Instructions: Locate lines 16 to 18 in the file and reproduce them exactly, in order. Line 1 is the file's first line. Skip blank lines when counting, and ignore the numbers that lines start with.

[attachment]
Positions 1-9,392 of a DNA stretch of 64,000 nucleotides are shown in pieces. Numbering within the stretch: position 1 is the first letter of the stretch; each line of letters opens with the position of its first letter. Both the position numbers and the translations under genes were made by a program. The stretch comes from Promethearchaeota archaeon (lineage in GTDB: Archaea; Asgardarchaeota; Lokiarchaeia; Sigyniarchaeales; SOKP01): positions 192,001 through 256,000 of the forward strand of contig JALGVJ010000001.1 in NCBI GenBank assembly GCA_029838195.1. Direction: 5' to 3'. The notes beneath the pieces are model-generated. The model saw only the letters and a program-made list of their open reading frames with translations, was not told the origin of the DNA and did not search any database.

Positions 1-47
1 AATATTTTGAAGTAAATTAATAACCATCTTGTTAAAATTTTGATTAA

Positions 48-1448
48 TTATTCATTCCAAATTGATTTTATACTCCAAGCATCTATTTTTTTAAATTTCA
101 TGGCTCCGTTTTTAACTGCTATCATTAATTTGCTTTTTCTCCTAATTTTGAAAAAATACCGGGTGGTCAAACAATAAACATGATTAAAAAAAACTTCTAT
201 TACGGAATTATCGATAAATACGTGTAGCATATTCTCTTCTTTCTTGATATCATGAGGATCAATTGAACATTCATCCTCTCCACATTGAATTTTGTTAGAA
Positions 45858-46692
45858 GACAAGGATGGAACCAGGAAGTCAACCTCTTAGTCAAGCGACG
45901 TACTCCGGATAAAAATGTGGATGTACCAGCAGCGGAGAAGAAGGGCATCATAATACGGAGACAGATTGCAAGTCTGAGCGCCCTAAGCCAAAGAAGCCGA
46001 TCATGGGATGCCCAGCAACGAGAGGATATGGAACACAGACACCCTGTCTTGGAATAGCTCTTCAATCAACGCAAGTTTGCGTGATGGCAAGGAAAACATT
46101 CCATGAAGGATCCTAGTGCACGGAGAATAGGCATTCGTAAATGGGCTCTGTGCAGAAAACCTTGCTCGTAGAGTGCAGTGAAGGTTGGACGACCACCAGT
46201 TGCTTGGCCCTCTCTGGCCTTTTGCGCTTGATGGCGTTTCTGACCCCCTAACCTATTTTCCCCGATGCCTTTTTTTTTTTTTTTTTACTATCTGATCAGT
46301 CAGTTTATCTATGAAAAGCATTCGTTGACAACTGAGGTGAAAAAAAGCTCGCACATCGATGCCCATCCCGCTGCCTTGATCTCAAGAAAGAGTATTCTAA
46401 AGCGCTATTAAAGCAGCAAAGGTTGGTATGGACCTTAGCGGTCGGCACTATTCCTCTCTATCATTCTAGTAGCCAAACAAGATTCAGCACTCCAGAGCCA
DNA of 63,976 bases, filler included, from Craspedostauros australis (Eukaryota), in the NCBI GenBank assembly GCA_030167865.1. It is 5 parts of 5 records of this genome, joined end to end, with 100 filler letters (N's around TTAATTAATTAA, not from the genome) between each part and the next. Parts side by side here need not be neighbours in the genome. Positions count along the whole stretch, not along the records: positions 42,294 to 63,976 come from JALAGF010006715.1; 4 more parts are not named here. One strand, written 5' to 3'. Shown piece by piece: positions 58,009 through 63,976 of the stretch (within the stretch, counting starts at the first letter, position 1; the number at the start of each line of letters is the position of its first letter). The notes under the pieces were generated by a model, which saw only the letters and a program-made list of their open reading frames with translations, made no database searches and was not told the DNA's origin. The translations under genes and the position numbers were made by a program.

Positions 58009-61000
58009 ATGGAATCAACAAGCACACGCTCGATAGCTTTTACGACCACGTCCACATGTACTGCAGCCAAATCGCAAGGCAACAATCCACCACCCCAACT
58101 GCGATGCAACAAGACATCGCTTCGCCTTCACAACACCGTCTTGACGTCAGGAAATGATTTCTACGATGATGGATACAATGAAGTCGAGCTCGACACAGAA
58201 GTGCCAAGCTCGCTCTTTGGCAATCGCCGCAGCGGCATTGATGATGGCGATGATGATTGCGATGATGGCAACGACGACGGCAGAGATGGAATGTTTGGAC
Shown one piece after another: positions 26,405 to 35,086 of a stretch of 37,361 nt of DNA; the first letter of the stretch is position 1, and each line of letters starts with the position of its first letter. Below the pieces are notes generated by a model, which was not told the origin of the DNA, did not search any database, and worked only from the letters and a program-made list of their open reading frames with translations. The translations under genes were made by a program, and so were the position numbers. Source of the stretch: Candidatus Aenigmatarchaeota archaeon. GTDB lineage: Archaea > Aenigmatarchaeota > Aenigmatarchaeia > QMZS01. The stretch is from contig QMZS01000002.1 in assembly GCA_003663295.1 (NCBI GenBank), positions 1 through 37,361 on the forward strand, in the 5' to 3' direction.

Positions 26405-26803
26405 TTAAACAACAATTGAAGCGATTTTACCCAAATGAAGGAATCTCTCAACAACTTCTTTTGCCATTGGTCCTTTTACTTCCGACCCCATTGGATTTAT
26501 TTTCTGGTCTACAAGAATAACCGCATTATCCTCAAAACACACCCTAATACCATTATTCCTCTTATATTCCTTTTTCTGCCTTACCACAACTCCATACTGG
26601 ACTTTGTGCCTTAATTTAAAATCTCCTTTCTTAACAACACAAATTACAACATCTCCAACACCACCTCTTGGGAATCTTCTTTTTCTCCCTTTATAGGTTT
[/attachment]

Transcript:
DNA of 63,976 bases, filler included, from Craspedostauros australis (Eukaryota), in the NCBI GenBank assembly GCA_030167865.1. It is 5 parts of 5 records of this genome, joined end to end, with 100 filler letters (N's around TTAATTAATTAA, not from the genome) between each part and the next. Parts side by side here need not be neighbours in the genome. Positions count along the whole stretch, not along the records: positions 42,294 to 63,976 come from JALAGF010006715.1; 4 more parts are not named here. One strand, written 5' to 3'. Shown piece by piece: positions 58,009 through 63,976 of the stretch (within the stretch, counting starts at the first letter, position 1; the number at the start of each line of letters is the position of its first letter). The notes under the pieces were generated by a model, which saw only the letters and a program-made list of their open reading frames with translations, made no database searches and was not told the DNA's origin. The translations under genes and the position numbers were made by a program.

Positions 58009-61000
58009 ATGGAATCAACAAGCACACGCTCGATAGCTTTTACGACCACGTCCACATGTACTGCAGCCAAATCGCAAGGCAACAATCCACCACCCCAACT